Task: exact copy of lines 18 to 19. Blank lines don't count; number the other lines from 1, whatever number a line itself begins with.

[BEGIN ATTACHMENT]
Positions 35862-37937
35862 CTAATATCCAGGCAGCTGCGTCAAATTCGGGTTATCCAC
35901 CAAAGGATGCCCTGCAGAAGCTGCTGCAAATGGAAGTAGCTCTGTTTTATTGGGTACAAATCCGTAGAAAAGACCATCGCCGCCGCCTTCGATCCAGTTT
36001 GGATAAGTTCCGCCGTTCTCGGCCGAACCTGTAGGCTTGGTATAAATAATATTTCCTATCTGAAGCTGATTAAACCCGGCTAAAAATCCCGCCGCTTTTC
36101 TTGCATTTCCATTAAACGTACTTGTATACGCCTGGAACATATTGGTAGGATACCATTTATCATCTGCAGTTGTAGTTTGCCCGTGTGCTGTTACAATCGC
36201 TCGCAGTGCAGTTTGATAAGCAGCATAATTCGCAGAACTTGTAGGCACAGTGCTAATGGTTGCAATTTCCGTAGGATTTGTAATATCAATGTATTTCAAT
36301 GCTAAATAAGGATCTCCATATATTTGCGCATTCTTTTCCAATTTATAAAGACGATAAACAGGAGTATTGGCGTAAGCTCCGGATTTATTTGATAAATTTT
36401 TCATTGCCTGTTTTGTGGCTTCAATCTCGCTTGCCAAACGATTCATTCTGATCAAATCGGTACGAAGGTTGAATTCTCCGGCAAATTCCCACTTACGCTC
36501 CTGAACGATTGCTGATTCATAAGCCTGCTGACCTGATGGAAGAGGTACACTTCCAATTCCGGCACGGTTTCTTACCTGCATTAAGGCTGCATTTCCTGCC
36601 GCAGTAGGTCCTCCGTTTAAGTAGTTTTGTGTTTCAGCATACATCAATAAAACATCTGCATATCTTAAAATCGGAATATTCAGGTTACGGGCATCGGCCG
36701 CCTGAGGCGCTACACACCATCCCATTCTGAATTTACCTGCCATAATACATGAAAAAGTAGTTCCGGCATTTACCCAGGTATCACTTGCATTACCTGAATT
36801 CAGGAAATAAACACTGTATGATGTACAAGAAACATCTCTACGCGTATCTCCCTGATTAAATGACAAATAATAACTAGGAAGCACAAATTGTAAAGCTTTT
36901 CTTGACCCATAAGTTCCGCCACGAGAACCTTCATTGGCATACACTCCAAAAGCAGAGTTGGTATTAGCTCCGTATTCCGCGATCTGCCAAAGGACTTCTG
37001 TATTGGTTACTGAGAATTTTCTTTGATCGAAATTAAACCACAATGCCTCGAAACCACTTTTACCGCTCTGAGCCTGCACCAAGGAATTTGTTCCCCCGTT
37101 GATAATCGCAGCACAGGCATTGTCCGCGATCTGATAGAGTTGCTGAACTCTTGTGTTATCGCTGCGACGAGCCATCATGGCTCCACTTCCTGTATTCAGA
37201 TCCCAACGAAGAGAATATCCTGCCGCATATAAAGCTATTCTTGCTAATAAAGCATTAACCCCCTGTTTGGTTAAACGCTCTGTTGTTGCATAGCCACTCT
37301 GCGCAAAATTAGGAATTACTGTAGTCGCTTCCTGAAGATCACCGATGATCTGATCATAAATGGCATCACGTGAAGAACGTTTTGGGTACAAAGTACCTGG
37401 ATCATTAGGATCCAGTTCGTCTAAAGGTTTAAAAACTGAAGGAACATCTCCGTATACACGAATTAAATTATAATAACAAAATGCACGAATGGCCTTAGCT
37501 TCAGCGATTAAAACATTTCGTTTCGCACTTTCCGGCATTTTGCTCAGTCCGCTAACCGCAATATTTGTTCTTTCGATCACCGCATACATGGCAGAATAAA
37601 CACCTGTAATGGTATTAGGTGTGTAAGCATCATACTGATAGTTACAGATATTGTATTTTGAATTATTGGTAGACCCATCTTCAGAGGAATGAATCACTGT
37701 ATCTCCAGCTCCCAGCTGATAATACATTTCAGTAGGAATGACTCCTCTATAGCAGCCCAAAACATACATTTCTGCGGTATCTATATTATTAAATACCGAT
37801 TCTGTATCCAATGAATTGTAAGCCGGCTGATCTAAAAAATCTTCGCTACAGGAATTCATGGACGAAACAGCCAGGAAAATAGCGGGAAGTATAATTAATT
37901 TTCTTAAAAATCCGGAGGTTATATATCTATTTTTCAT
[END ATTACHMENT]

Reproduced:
37401 ATCATTAGGATCCAGTTCGTCTAAAGGTTTAAAAACTGAAGGAACATCTCCGTATACACGAATTAAATTATAATAACAAAATGCACGAATGGCCTTAGCT
37501 TCAGCGATTAAAACATTTCGTTTCGCACTTTCCGGCATTTTGCTCAGTCCGCTAACCGCAATATTTGTTCTTTCGATCACCGCATACATGGCAGAATAAA